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Dunbar Cave premieres documentary of cave history

 
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David Boen (right) welcomes an SRO crowd to view the new Dunbar Cave documentary

In a reception held Thursday evening at the Dunbar Cave Visitor’s Center, the Friends of Dunbar Cave premiered a new 15-minute documentary on the history of the cave. The film will run on days when the center is open.

Clean Cut Productions used four of 25 people filmed in this short introductory film. Cathy Lee and Jason Bagget were on hand  to meet those attending this event.  Following is the film by Clean Cut Productions of APSU. 

A video used to be embedded here but the service that it was hosted on has shut down.

A few years ago Friends of Dunbar Cave made an agreement with Cathy Lee of Clean Cut Productions at Austin Peay, to make a short introductory film for the park. In exchange for a scholarship donation, Clean Cut took on the job of producing an 8 to 15 minute film about Dunbar Cave, the kind of film that someone coming to the park can watch to get an idea of the wondrous place he/she has entered onto.

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The youngest viewer, the daughter of filmmakers Cathy Lee.

Park staff and Friends wanted the film to have three parts: How the cave was made, the cultural history of the park and the importance of it being a natural area. Anyone who knows just a little about the cultural history of the park knows that to fit it into a short film is quite a request.

The Friends of Dunbar Cave support Dunbar Cave State Natural Area in ways that protect the park, educate the public and raise money for projects that help the park. They are able to help the State Park in ways that the State of Tennessee has limited spending capabilities. The Friends group rallied to keep the park a natural area and in the hands of the State with that purpose. Under the direction of Park staff, the Friends group originated Trees to Trails and with the help of CDE they recycle Christmas trees to make the trails better.

The group originated Spring Fling, a day of free programs showing everything from hike in camping, birdhouse making, flower and bird watching, wild animals, snakes, lizard and raptor shows to canoeing on the lake. The staff at Dunbar help with several of the programs and arrange to get canoes from another park.

Two years ago the Friends brought back Cooling at the Cave, on a day in July, which invites all to come sit by the cool cave entrance, listen to music, play board and card games and drink lemonade. The group also does fundraisers to make money to help the park. For instance a donation from Wal Mart that Shirley Berardo attained went to buying professional trail map signs that are installed along the walking trails.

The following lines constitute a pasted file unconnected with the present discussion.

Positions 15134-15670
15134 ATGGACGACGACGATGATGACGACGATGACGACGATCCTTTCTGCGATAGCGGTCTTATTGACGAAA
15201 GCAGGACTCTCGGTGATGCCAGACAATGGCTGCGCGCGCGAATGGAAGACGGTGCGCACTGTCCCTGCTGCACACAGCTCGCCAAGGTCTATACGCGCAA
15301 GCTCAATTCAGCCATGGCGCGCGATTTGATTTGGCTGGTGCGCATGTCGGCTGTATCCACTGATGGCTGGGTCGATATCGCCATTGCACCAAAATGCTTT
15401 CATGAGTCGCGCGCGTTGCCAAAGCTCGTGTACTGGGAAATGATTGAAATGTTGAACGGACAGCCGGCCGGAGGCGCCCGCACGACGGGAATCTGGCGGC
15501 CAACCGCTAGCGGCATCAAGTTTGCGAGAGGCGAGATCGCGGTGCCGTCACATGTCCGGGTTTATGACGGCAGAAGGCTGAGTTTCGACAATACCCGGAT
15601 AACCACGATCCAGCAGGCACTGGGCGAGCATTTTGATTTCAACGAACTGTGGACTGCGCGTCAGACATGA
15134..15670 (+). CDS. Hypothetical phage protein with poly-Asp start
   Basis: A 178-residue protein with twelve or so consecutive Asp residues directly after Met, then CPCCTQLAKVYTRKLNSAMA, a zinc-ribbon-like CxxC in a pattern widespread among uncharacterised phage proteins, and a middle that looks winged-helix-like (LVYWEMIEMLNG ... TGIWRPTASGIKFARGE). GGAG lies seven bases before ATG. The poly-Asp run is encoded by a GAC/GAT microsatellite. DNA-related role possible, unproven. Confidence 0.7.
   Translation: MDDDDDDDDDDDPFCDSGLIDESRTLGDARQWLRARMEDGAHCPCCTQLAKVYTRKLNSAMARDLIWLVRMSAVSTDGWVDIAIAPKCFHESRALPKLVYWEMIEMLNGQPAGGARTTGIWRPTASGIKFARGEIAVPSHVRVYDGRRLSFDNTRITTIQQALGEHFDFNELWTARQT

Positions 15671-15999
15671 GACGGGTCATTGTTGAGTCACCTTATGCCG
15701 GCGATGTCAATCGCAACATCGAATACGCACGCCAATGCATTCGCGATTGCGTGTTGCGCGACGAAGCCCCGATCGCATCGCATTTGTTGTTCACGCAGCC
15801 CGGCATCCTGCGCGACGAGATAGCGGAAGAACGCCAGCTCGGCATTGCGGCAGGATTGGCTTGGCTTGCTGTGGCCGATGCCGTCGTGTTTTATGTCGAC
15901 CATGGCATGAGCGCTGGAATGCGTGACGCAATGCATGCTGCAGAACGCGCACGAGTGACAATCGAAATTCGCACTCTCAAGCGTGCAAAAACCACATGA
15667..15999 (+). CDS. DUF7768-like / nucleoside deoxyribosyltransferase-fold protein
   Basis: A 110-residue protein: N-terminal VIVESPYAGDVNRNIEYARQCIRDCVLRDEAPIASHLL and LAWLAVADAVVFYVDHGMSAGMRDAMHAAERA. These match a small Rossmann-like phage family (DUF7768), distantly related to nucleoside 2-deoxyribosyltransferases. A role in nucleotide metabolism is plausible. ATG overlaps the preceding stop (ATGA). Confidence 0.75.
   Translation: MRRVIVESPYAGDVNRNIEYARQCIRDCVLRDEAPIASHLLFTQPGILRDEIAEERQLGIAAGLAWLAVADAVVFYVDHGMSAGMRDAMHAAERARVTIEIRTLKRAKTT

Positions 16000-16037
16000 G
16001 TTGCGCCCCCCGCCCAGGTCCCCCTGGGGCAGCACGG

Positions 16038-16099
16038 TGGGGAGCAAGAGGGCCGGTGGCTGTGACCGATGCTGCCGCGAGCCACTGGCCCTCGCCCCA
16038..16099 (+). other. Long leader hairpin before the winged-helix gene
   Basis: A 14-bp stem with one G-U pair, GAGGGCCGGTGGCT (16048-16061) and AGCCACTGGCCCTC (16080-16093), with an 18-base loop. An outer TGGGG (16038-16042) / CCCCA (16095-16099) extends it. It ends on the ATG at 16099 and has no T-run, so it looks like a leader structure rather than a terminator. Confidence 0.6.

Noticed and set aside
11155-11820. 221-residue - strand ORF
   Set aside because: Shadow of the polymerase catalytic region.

The Friends group hosts the annual Haunting History event as its major fundraiser. Skits are performed in the cave by young actors. Volunteers bring the public into the cave every 20 minutes or so to see the skits. As many as 30 volunteers plus the actors work to make it an exciting and safe event.

These events thrill the public. Thousands of people have enjoyed them through the years.

The recent carbon dating of Indian drawings inside the cave makes Dunbar Cave an even more valuable asset to our history and community. To allow the public to see the art, a better gate had to be built and the Friends helped.

Sometimes the Friends members speak at clubs and events. It’s a lot to do for a group of already incredibly busy people. When the public gets just a whiff of how exciting the history of Dunbar Cave is, the Friends group usually hear a lot of “you oughtas”. But the small group of people who make things happen somehow know they can’t take on too much and how to fit the things they do take on into their busy schedules.

The Friends work with the Park staff to make sure that everything they do is educational and pertinent to the park. One of the driving forces behind the Friends efforts is the desire to see an Interpretive Center at the park. The group has met with State of Tennessee officials on many occasions to plan and dream about an Interpretive Center for Dunbar Cave. Many times the Friends group has played an important role in assuring the State of Tennessee that they are serious about this goal, and that the history and artifacts of the park tell a fascinating story.


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